Ms Goldberg said her mother contributed a recipe that she now refers herself to in the Monday Morning Cooking Club book.
“My mother always did this amazing brisket with potato cakes on the side. It’s like a giant hash brown,” Ms Goldberg explained. “It’s in the first book as ‘Paula’s calf brisket’. She’s been making it forever. She learnt it from her mother, and she taught me, and I’ve been making it for years.
“One year, when I went down to see her in Melbourne for Passover, I saw her opening our cookbook to see her recipe that she’d given me. So she now uses our cookbook for her own recipe.”
Ms Goldberg said her cabbage rolls recipe brings back memories of her Aunty Moona.
“I was very close to her. She was the most amazing cook,” Ms Goldberg philosophised. “Now when I make cabbage rolls, I think of my Aunty Moona and she stands beside me in the kitchen.”
“Cabbage rolls are a dish where you have mincemeat and rice in a cooked cabbage leaf that you roll up and cook in a tomato sauce that’s sweetened with Heinz tomato soup. That’s what they used to eat when they first arrived in Australia. I don’t know if the tomato soup is an Australian inclusion when they moved here, or whether they had some other thing back in Poland. No one knows the answer,” Ms Goldberg said.
The Monday Morning Cooking Club team had to cut a book tour short when COVID-19 struck earlier this year.
“But out of every bad situation, there’s often a silver living,” Ms Goldberg said. “We’ve had the opportunity to engage with thousands of people on Zoom, cooking and talking.”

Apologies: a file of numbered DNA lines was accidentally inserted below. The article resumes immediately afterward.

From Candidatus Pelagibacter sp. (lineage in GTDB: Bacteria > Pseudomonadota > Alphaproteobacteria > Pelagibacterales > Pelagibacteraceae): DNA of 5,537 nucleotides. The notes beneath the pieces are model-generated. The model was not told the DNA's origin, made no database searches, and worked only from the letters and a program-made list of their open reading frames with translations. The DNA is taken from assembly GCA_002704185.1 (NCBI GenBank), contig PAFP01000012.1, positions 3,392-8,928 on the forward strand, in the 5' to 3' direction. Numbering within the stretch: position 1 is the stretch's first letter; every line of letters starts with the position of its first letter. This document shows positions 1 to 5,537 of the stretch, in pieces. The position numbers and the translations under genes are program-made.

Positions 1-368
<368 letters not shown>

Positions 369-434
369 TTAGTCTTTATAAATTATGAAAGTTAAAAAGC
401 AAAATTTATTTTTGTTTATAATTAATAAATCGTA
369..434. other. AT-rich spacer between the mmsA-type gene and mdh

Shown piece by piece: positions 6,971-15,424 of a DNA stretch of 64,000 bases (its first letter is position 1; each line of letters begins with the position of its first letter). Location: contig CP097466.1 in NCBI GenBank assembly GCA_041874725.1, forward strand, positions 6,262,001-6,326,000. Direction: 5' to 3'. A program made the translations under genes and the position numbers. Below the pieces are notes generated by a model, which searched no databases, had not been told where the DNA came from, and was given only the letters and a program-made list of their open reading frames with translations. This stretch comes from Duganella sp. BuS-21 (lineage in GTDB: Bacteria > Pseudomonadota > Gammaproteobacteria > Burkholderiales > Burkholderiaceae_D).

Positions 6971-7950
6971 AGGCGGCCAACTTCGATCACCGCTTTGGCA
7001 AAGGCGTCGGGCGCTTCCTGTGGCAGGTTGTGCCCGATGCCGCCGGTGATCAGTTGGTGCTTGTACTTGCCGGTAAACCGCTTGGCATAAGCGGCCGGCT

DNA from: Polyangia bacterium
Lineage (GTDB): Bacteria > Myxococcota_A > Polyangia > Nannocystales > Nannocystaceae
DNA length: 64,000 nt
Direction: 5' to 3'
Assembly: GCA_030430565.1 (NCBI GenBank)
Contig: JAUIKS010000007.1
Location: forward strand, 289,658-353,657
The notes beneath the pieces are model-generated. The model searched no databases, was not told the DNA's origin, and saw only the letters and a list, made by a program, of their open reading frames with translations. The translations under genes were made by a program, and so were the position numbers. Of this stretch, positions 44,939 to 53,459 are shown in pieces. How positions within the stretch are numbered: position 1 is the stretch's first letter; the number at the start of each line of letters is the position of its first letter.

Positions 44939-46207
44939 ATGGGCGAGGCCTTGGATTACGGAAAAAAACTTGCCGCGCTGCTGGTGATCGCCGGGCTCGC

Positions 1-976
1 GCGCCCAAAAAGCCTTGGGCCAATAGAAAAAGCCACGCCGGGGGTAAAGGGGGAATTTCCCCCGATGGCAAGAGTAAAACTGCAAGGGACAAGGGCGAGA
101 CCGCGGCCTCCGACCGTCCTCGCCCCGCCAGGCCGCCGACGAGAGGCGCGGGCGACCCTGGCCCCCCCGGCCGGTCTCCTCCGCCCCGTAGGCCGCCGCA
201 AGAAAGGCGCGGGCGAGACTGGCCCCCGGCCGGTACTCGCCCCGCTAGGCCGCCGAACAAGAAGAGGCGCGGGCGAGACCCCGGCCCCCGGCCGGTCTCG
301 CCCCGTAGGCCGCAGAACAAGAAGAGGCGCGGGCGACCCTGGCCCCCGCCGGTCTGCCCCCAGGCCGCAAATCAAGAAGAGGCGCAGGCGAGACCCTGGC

Every week the Monday Morning Cooking Club hosts online sessions. “It’s beautiful,” she said. “I wouldn’t have had the opportunity to talk to all these people (without COVID-19).
“This morning we made a cinnamon apple cake for 300 people online who are making it in their own homes. There are so many in Melbourne who are in lockdown who had an hour of distraction and entertainment.”
During the Jewish festival of Shavuot, when dairy products are eaten, one of the Jewish schools sent cheesecake packages out to all members of their grandparents club.
“Then I did a video. They were all online, 75 of them. I did it with Lauren, one of the co-authors from the first book, and we looked at each other and we said we have 150 people here. We are connecting the grandmother or the grandfather and we are helping that happen.
“It was so special.”
Ms Goldberg said there is much we can learn from the older contributors of recipes to her books.
Often the recipes are for huge batches. For example, cake recipes might be enough for eight cakes. In times gone by, they would make one cake but put the other mixture in the freezer, ready to be taken out when someone dropped by for afternoon tea.
“They thought ahead. If you had a couple of hours notice you could pull something out of the freezer and make it,” Ms Goldberg said.
There was also a more laid-back approach to cooking.